Study Guide

Death of a Naturalist Lines 10-21

By Seamus Heaney

Lines 10-21

Lines 10–11

In the shade of the banks. Here, every spring
I would fill jampotfuls of the jellied

  • The speaker collects the frogspawn in jam jars—don't worry, not to eat. 
  • The season has been cleared up for us. It's every spring that this happens. Spring is a time of rebirth and renewal, and that works in this poem where frogspawn is all over the place. Little slime balls are busy growing into frogs. 
  • It seems that the speaker is having a little fun in line 11 with jam and jelly. We wouldn't want this jelly anywhere near our toast!

Lines 12–13

Specks to range on window-sills at home,
On shelves at school, and wait and watch until

  • "Specks" is still referring to the clumpy jelly in the jars. The little specks are the tiny beginnings of frogs held together in the goo of the frogspawn. 
  • The speaker collects the frogspawn and lets all the jars hang out ("range") on his windowsills in his house. Left in the sun, they'll eventually turn to tadpoles. 
  • He also collects them for school. The end of line 13 finally introduces one of the reasons that our speaker is such an avid collector of the stuff. He brings them to school to study, too.

Lines 14–15

The fattening dots burst into nimble-
Swimming tadpoles. Miss Walls would tell us how

  • "The fattening dots" are the clumps in the frogspawn (like the "specks," these are the start of the tadpoles).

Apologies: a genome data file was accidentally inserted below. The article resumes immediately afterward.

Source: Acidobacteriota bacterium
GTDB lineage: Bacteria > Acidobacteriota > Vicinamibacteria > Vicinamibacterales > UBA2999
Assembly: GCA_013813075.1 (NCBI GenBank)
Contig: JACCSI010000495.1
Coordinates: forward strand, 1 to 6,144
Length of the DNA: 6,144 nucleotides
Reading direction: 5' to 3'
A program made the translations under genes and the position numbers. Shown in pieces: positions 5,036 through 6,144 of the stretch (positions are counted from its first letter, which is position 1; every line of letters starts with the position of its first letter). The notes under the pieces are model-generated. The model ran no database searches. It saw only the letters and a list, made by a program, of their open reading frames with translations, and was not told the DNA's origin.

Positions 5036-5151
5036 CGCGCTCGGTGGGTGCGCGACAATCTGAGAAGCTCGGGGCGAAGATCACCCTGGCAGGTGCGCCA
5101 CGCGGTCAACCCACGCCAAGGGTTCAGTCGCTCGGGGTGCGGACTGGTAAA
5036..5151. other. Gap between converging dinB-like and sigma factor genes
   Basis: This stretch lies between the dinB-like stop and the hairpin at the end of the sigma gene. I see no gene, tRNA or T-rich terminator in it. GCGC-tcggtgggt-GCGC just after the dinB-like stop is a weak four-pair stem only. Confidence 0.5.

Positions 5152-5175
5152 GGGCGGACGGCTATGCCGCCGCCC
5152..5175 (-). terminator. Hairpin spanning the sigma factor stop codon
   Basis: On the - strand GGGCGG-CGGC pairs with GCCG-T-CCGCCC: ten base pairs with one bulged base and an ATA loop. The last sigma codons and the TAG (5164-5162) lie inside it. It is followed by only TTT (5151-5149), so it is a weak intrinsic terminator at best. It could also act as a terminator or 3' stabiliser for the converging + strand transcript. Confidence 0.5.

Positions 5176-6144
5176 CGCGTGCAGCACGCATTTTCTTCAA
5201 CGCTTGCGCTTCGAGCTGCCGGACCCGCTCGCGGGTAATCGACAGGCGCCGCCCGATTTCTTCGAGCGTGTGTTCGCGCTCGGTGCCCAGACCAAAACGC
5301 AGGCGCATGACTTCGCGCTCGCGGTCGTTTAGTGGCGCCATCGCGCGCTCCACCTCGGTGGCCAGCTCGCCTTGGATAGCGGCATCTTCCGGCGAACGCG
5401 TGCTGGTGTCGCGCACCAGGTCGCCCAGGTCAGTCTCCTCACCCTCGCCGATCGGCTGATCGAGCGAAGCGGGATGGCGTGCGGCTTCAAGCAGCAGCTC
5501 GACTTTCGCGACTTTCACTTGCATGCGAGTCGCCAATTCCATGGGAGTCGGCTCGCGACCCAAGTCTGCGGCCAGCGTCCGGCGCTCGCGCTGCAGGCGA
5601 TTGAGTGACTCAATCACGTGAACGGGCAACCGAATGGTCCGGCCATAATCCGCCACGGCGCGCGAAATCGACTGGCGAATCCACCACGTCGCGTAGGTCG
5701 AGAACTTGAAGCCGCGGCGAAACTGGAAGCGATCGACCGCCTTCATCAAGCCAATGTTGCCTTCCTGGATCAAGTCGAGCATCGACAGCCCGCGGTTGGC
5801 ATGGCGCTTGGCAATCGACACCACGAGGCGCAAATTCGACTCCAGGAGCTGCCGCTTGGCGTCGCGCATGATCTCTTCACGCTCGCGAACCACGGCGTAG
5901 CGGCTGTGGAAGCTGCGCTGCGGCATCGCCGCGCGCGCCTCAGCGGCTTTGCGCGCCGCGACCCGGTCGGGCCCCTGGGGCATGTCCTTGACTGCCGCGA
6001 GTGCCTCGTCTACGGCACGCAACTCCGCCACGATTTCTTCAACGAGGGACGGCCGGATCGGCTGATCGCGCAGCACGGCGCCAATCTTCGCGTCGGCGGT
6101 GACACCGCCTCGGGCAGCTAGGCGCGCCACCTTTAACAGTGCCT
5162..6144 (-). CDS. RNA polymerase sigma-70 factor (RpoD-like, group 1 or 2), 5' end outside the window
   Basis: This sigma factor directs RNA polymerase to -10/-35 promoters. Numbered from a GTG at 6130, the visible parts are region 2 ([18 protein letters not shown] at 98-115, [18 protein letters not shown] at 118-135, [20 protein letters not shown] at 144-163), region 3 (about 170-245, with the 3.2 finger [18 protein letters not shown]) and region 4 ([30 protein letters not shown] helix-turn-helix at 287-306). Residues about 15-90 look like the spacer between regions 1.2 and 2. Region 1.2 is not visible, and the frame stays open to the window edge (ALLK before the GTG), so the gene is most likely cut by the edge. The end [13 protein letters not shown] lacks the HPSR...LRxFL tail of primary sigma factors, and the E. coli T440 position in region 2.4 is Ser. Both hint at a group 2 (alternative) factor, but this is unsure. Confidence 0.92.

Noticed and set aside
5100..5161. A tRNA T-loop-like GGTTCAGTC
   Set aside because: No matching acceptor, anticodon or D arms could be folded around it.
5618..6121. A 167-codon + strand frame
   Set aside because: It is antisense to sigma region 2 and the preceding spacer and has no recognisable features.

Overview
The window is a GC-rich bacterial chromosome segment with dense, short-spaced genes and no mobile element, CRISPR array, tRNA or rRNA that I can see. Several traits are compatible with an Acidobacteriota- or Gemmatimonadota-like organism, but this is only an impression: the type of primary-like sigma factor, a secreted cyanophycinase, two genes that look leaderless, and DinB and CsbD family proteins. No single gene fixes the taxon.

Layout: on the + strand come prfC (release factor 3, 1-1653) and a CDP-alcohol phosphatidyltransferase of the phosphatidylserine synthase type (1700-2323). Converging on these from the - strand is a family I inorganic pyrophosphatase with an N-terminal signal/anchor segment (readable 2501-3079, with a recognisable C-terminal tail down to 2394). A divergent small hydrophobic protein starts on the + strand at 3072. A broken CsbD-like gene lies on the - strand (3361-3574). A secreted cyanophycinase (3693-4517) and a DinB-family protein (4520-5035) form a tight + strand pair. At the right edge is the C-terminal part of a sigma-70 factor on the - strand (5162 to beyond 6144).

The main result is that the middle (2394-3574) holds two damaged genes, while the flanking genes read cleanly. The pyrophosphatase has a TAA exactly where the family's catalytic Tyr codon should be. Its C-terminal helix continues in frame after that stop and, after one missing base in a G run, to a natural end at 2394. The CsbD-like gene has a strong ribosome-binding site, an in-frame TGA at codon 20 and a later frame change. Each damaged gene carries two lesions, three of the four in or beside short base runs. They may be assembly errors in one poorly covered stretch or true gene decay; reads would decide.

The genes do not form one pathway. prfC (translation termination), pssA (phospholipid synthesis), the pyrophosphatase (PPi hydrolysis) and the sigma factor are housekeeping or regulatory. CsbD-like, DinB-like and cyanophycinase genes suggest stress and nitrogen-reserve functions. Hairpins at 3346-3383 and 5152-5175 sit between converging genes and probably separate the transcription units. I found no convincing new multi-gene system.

• Exposed to the sunlight (on the windowsills), the frogspawn turns into tiny tadpoles. 
  • Miss Walls is probably the speaker's teacher, and she is using the frogspawn and tadpoles to teach a science lesson. It's probably titled "How a glob of gross muck turns into frogs," or something like that. 
  • Notice here how line 15 ends in mid-sentence? That, Shmoopers, is what's known in the biz as enjambment. It's the poetic art of stopping mid-line for a reader to consider that thought, then carrying over into the next line to complete it. In this case, we are told that "Miss Walls would tell us how," which just reinforces her role as explainer-in-chief for her students. We wonder what she tells them in this specific instance (we're guessing it's a frog-related fact). Let's read on through the enjambment.

Lines 16–18

The daddy frog was called a bullfrog
And how he croaked and how the mammy frog
Laid hundreds of little eggs and this was

  • Looks like Miss Walls is definitely their teacher, and she's giving them a science lesson in frog reproduction. 
  • The male frog is indeed a bullfrog, and bullfrogs have a super-low and loud croak. 
  • The female frog lays hundreds of eggs in the slimy frogspawn, and that's how tadpoles eventually come to be. 
  • So far this lesson seems straightforward, and the speaker, who is probably pretty young in this memory, is fairly interested, if not enthusiastic, about this whole frogspawn thing. He probably finds it en-gross-ing. Get it? Huh? Okay, nevermind…

Lines 19–21

Frogspawn. You could tell the weather by frogs too
For they were yellow in the sun and brown
In rain.

  • This is a little aside about the frogs, presumably learned in the science lesson from school, that they change color based on the weather. 
  • It seems like the speaker was totally interested in this lesson, and was kind of a frog nerd. 
  • So this was an exciting part of the year for him. From gathering the frogspawn from the flax dam, to watching the tadpoles hatch in the jam jars. 
  • Check out line 21. It really stands out, doesn't it? It's by far the shortest line of the poem, which seems to indicate that it's catching our attention for a reason. What could it be? Head to "Form and Meter" for more on how this poem is put together.

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